There are many aspects of an insurance claim dispute that necessitate legal representation and counsel from an experienced Florida Insurance Claims Lawyer.  The outcome of legal claims often turn as much on skilled navigation of complex procedures and potential pitfalls of litigation as the merits of a claim.  When a layperson comes up against an experienced insurance defense lawyer, the policyholder who does not have the benefit of extensive litigation experience and legal training is at a distinct disadvantage.  A recent decision by Florida’s 2nd DCA provides an example of the importance of procedural tactics on the outcome of insurance claims litigation.

In North America Capacity Insurance Co. (NAC) v. C.H., NAC, the insurer, appealed a judgment involving consolidated claims arising out of alleged child abuse by S.C. at a daycare facility operated by the Raes, the party insured by NAC.  C.H. sued the Raes based on allegations that their son sexually molested C.H.’s daughter while she was in the care of the Raes daycare center.  When the Raes submitted a claim for indemnity and defense with their insurere, NAC denied the claim but agreed to defend under a reservation of rights.  At trial, a jury returned a verdict against the Raes in the amount of $6,225,340.

After the trial on the underlying action, NAC filed a request for a declaratory judgment that the policy did not cover the claim.  The insurer contended that the Raes had no right to indemnification from the verdict.  NAC also requested a determination that it did not commit bad faith in handling the Raes’ claim and defense.  The Raes filed a separate action in state court requesting a finding that the policy covered the underlying claim and alleging bad faith by the insurer.  NAC sought removal of the Raes action to federal court where the cases were consolidated.  The federal district court determined there was no actual controversy regarding the bad faith claim because it was contingent on a final judgment from the state court on the issue of coverage.  The appellate court also dismissed the coverage claim because the amount at issues was insufficient for diversity jurisdiction.  The consolidated lawsuits were than remanded back to state court.

The circuit court issued an order authorizing C.H. to add NAC as a defendant and to allow claims for policy limits ($50,000) and insurance bad faith.  NAC opposed the request based on the contention that the third party coverage and bad faith claims should not have been brought into an underlying tort action against the policyholder.  The C.H. case was consolidated with the Raes and NAC actions after they were removed to federal court then remanded back to state court. 

NAC filed to have C.H.’s bad faith count dismissed based on the lack of a final judgment on the coverage issue.  The circuit court denied this request, but the bad faith action was abated until the issue of coverage was resolved.  Both C.H. and NAC filed motions for summary judgment, the judge granted summary judgment for C.H. for policy limits.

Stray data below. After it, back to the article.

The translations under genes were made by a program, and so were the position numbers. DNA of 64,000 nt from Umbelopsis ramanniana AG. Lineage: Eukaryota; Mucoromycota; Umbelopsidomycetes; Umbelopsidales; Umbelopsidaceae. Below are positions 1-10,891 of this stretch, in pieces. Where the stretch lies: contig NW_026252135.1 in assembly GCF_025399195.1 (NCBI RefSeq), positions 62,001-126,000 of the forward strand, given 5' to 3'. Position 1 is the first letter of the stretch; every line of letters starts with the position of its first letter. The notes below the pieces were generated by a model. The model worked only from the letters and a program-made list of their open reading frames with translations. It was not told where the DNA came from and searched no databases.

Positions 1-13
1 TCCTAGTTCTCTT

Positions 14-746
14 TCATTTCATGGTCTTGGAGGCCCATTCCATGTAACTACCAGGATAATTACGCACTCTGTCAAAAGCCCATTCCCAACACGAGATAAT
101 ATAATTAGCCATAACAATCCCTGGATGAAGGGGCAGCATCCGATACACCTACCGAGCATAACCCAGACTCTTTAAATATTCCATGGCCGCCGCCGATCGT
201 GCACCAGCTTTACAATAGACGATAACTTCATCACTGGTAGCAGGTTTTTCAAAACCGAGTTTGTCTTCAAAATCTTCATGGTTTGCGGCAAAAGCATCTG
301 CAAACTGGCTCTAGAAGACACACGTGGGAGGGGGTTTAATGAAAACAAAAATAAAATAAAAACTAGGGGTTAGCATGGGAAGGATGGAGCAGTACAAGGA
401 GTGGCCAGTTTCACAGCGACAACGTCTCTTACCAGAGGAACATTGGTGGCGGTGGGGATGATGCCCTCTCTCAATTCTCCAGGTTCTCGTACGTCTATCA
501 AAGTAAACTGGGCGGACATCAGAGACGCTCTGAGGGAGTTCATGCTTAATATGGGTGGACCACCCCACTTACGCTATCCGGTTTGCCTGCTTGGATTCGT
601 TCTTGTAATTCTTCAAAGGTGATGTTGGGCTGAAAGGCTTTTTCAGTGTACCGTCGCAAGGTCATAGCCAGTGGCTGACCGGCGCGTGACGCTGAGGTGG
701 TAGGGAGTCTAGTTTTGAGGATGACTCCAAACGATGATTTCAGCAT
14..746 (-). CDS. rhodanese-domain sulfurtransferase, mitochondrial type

NAC appealed the summary judgment on the issue of coverage reasoning that the nonjoinder statute, Section 627.4136, Florida Statutes (2013), was “not intended to allow a party to inject an insurance bad faith claim into the tort action.”  In opposing the joinder, NAC argued that the judge improperly permitted C.H. to add a bad faith claim more than a year following filing of the action.  The insurer contended that it was denied the opportunity to remove the case to federal court which had to be done within one year of commencement of the action.

The court observed that NAC was not actually challenging the coverage issue but rather trying to reach back to rulings on prior bad faith claims.  The court also noted that an appeal of a final order empowers the court to review “all necessary interlocutory steps leading to that final order, whether they were separately appealable or not.”  However, the bad faith procedural rulings were not necessary interlocutory steps in the ruling on the issue of coverage.  A decision permitting the bad faith procedural rulings under the guise of an appeal of the coverage issue would fly in the face of the rationale for allowing the coverage appeal to move forward in the first place.  As the court concluded, coverage issues are separate and distinct from bad faith claims, so coverage must be determined prior to bad faith claims.

While this appellate court decision has been simplified to make it easier to follow, the court’s reasoning and the complex procedural maneuvers will be relatively difficult to follow unless you are an experienced insurance claims professional.  These types of sophisticated procedural tactics can have a significant impact on the outcome of insurance claims litigation.  Because effectively navigating the complex procedural and evidentiary rules associated with insurance litigation can be nuanced and difficult, the decision to promptly seek legal advice must occur sooner rather than later.

You can reach Miami Insurance Claims Lawyer J.P. Gonzalez-Sirgo by dialing his direct number at (786) 272-5841, calling the main office at (305) 461-1095, or Toll Free at 1 (866) 71-CLAIM or email Attorney Gonzalez-Sirgo directly at [email protected].

J.P. Gonzalez-Sirgo
J.P. Gonzalez-Sirgo, P.A.
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